Then Pilate therefore took Jesus, and scourged him.

John 19:1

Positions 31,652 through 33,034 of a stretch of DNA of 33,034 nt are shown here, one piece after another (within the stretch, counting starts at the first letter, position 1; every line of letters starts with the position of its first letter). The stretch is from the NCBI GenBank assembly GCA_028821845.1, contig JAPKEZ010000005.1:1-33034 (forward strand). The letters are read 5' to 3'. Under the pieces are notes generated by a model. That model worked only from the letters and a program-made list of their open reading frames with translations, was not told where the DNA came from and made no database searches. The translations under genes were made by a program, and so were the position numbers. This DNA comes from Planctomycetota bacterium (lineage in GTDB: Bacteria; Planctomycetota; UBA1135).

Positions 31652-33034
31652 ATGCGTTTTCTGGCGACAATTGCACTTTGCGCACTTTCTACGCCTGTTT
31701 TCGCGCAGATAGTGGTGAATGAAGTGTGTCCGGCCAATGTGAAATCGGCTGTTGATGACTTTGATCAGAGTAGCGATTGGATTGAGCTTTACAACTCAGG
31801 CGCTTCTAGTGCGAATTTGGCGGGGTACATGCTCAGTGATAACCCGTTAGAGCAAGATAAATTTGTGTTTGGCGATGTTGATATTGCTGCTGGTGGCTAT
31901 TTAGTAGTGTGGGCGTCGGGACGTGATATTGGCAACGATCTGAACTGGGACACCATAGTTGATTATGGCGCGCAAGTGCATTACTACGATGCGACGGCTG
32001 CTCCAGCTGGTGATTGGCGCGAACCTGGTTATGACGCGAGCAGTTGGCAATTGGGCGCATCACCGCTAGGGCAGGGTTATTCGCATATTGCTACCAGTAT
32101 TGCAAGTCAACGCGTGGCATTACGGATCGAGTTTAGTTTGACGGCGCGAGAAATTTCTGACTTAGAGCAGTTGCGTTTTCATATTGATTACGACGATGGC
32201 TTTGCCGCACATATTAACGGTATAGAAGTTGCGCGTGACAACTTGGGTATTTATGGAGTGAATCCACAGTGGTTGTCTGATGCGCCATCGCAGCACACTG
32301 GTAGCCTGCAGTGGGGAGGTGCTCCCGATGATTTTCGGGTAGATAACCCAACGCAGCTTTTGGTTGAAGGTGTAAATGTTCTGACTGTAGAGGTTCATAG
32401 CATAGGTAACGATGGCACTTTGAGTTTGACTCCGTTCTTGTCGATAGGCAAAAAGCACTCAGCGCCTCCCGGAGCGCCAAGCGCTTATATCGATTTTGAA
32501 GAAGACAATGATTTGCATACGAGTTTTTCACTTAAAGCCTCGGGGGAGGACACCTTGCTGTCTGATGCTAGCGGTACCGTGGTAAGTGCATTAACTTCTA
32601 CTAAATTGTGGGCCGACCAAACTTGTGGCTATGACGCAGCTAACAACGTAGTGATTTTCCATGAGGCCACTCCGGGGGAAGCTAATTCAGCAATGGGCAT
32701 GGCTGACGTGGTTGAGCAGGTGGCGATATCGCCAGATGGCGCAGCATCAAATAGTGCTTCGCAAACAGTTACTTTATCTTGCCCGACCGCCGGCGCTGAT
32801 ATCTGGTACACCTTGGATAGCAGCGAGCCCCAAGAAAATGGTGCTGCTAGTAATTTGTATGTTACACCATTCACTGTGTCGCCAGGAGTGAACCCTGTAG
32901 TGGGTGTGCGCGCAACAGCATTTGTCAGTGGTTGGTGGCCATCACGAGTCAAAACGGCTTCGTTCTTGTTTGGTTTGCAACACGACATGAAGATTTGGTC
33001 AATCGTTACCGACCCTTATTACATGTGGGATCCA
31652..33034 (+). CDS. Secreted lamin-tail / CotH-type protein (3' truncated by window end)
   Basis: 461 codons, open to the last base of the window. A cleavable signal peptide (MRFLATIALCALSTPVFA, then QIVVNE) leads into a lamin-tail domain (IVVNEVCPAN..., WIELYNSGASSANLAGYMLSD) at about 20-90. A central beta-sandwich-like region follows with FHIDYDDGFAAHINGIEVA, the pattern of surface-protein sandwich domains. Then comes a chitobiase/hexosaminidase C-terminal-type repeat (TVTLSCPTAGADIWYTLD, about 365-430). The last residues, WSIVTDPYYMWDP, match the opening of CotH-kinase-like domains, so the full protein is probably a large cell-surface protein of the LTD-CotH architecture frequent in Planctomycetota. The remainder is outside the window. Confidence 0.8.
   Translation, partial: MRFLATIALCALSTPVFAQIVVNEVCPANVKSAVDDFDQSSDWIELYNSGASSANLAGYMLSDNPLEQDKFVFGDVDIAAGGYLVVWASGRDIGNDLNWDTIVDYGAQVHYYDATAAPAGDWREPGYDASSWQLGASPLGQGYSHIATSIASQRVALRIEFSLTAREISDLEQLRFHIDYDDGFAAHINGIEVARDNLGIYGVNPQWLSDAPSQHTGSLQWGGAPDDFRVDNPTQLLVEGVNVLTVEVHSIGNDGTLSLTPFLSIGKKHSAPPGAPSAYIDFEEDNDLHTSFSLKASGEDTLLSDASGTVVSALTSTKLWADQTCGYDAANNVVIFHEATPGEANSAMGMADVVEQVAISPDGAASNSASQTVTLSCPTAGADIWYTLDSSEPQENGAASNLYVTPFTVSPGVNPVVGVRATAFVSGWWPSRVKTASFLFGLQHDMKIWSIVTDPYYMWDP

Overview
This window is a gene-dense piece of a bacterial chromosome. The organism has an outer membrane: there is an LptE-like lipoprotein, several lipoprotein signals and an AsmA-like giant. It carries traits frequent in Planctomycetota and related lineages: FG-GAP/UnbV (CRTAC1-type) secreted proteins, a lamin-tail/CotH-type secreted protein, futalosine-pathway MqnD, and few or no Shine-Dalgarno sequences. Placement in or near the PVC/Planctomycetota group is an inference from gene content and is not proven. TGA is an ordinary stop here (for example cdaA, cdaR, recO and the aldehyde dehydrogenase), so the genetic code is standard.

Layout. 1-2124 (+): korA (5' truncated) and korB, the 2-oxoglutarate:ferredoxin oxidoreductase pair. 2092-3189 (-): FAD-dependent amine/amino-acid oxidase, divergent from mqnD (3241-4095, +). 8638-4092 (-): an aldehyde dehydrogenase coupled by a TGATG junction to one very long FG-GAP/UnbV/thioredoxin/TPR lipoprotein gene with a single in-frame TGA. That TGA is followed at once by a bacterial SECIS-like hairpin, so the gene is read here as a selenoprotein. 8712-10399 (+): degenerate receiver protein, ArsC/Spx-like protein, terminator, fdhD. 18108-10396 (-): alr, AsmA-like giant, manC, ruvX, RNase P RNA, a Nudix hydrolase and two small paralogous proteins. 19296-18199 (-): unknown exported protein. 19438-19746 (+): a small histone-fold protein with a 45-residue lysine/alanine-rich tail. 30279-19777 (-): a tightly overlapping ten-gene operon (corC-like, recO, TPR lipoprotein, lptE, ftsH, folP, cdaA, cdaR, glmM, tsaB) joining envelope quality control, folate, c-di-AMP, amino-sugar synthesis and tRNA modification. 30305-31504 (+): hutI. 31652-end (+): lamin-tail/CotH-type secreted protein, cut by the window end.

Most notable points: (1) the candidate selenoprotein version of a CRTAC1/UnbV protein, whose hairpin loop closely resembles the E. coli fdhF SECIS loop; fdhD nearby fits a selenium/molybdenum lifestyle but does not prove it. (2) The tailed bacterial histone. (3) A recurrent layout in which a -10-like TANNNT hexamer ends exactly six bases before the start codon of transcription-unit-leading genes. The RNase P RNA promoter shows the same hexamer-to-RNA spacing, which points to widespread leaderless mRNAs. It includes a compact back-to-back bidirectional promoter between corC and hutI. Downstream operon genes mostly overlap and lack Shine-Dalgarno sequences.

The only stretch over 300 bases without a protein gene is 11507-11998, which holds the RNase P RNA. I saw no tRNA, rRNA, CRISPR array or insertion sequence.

This would be the first of two beatings Jesus received at the hands of the Romans (in addition to the blows and abuse suffered during the accusations made against Him by the Jewish High Priest and council, and their questioning of Him). There were three types of beatings used as punishment by the Romans, and the word translated as “scourged” in John 19:1 was the first type – fustigatio in Latin, from which we get the little-used English word “fustigation” and which was the least-severe of the three types. It was used for lesser offenses, but it was still plenty bad. The second-worst beating was called flagellatio (“flagellation” in English), and may have been the only type not administered to Jesus. The third type was verberatio (incorporated into the Engish word “reverberation”), so called because the blows administered to the victim were so harsh and loud that they could be heard from a distance. This was the beating that was given to convicted criminals after the sentence of crucifixion had been handed down. It involved a whip with multiple strands which had been enhanced with shards of sharp bone, metal, and possibly glass tied to them. It flayed off the skin and exposed the internal organs. Many recipients did not survive it and thus never made it to their crosses. The verberatio was intended to dehumanize the victim and to deter other would-be criminals, while at the same time taking away any sympathy the crowd of spectators might have felt seeing someone less deformed and grotesque being crucified.